The timer clicked, a cicada in the dark. Lifting the tongs off their rest, he swirled the paper gently; watching, judging. Good to go by the rules, better to work by instinct. Finally judging it complete, he lifted the sheet out of its bath, placing it in another shallow tub and turning the water on, cold, over it.
The music played, one CD after another, continuous shuffle so that he never knew what would come up next: Melissa Etheridge, Vivaldi, the exotic noises of a rain forest. It suited his mood, prepped him for the evening’s work. For now the lilting strains of “The Four Seasons” kept him company. Tugging at his ear where it itched, he studied the image floating face-up at him. Satisfied, he lifted it between two fingertips, shaking some of the wetness off. Turning off the water, he transferred the print to his right hand and reached out to flick the toggle switch on the wall next to the room’s exit. Stepping into the revolving door, he pushed the heavy plastic with one shoulder and emerged from the darkroom.
Blinking in the sudden fluorescent lighting, he cast a glance over his shoulder to make sure that the warning light had gone off, then carried the print over to the line strung across the far end of the studio. Clipping it to the line, he stepped back to examine the other prints already there. Several, most notably the three shots of the hookers talking over coffee, leaning intently across the table to get in each others’ faces, pleased him. Others were less successful, but overall he was satisfied. Checking his watch once again, he took off the stained apron he wore, hung it on a hook beside the door, shut off the stereo, and went to take a shower. Time to go to work.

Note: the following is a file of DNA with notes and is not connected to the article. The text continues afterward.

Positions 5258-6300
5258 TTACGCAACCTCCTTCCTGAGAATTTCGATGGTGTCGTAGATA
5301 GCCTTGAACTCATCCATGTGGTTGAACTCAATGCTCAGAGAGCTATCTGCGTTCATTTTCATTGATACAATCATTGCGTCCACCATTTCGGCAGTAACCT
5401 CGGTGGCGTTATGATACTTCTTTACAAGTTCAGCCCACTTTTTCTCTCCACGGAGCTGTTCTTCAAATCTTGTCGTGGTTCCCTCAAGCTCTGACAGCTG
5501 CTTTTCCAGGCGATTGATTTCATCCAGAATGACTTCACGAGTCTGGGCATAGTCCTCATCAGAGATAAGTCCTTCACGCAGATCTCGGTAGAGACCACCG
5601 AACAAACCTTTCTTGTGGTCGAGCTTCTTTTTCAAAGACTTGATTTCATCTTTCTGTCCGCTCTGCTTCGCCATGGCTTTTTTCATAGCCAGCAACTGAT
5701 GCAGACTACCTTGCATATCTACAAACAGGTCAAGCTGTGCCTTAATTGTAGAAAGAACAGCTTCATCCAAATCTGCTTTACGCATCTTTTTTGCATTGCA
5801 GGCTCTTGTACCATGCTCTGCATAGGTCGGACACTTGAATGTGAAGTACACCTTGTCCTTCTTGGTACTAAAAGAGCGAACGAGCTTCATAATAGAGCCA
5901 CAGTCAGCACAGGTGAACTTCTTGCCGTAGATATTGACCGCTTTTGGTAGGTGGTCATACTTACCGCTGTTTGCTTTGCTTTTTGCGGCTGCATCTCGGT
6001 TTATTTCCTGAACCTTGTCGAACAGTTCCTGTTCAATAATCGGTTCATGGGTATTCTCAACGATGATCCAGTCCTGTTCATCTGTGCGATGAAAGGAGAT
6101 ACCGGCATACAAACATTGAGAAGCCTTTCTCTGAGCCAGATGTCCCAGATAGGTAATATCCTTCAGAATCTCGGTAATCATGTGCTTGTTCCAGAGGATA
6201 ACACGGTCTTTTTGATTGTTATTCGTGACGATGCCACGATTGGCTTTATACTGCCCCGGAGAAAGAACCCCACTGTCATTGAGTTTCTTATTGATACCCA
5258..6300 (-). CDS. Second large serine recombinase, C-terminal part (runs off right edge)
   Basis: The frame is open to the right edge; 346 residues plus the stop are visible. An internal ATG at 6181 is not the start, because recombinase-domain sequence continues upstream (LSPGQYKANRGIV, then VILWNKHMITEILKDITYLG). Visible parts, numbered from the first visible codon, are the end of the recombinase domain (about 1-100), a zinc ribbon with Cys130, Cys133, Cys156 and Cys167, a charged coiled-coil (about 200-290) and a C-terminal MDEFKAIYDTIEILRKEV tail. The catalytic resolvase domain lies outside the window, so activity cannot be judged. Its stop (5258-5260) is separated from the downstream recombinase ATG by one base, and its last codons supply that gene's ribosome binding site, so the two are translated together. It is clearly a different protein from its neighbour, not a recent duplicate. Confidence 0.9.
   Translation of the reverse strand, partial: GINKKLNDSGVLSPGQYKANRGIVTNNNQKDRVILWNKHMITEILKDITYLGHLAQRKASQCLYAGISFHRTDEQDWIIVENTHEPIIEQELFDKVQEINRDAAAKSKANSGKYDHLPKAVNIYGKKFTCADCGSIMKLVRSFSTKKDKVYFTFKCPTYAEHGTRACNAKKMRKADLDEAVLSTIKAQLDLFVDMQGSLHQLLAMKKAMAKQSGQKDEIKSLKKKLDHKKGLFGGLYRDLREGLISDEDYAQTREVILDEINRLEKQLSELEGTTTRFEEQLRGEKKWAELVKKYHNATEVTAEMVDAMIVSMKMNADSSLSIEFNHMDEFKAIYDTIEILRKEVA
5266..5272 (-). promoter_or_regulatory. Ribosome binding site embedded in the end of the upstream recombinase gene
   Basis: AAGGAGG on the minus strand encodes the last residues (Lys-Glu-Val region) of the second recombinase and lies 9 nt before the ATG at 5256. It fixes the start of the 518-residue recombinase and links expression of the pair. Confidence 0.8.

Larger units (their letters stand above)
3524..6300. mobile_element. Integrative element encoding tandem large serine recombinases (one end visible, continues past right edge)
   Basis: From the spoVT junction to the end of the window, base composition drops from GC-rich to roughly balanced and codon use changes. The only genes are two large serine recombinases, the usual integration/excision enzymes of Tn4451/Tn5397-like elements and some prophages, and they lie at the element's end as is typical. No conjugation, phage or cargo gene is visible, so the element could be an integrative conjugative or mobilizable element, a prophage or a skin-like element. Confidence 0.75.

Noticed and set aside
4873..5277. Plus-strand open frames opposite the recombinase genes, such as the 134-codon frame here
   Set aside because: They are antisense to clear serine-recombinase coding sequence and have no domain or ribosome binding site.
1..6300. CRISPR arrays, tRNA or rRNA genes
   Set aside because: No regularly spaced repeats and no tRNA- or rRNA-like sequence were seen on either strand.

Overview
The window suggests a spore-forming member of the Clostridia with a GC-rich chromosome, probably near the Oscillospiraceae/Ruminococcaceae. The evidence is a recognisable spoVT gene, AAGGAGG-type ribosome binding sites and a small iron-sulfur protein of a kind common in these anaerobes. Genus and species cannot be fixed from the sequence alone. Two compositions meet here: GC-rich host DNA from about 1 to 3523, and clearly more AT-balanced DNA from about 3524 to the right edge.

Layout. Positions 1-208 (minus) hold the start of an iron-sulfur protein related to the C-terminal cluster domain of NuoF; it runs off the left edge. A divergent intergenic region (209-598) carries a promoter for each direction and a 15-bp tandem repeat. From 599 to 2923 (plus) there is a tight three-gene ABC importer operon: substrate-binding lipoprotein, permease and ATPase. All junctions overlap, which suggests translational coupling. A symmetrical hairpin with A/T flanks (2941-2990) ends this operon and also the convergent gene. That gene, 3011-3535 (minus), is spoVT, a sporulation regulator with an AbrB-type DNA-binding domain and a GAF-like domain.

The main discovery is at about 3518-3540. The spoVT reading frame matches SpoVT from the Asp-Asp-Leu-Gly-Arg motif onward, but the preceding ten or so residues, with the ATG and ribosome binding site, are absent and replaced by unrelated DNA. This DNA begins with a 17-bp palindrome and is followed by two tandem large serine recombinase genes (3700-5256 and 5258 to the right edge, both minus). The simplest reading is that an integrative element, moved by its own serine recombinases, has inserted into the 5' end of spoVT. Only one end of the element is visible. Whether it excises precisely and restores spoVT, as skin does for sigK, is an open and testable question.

• • • •
He slung the bag more comfortably over his shoulder, and stopped to wait for the overweight Latino cop who chugged up alongside him.
“Going out again tonight, huh?”
“As I’ve done every night this week,” Westin replied. “And the week before that.”
“But not the week before that,” the cop said.
“But the entire month before that I didn’t miss a single night. So why are you asking now?”
The cop ignored the slight edge to Westin’s voice. “There’s some weirdo out there, past few nights. Scared the hell out of a couple slits Tuesday, cut into their business too. Guy’s wearing pampers and some kinda bonnet, according to reports. If you happen to run into him . . .”
“I should take his picture for your album?”
“The brass’d be thankful. And ya gotta know the Post’d pay for that picture. Anyway, keep your eyes out.”
“I always do,” Westin said, holding up his camera. He watched with detached affection as the cop loped back to his post, holding up a wall in the upper hall of the Port Authority. Swaddling and a bonnet. That was a new one. He could certainly understand johns keeping away, but why were the hookers afraid of him?
Westin thought briefly about following up on it, then put those thoughts away. If he came into the viewfinder, then would be the time to wonder. For now, there was the rent to pay. He stepped into the men’s room to moisten his contact lenses, darkened to protect his hypersensitive eyes. Another thing to bless technology for. Even he couldn’t take photographs through sunglasses.
Leaving the bustling noise of the terminal, he exited into the sharp cold night of Eighth Avenue and paused. Where to go? Where were the pictures, the images waiting for him to capture? He turned in a slow half-circle, ignoring the line of dinner-hour cabs waiting in front of him, letting his instinct pick a direction. There. The hot white lights were calling him.